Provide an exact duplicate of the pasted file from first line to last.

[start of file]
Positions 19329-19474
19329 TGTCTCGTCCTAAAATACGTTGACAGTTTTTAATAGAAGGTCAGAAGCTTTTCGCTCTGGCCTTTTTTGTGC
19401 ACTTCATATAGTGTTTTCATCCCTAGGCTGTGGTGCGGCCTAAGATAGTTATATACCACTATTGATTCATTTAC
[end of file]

Positions 19329-19474
19329 TGTCTCGTCCTAAAATACGTTGACAGTTTTTAATAGAAGGTCAGAAGCTTTTCGCTCTGGCCTTTTTTGTGC
19401 ACTTCATATAGTGTTTTCATCCCTAGGCTGTGGTGCGGCCTAAGATAGTTATATACCACTATTGATTCATTTAC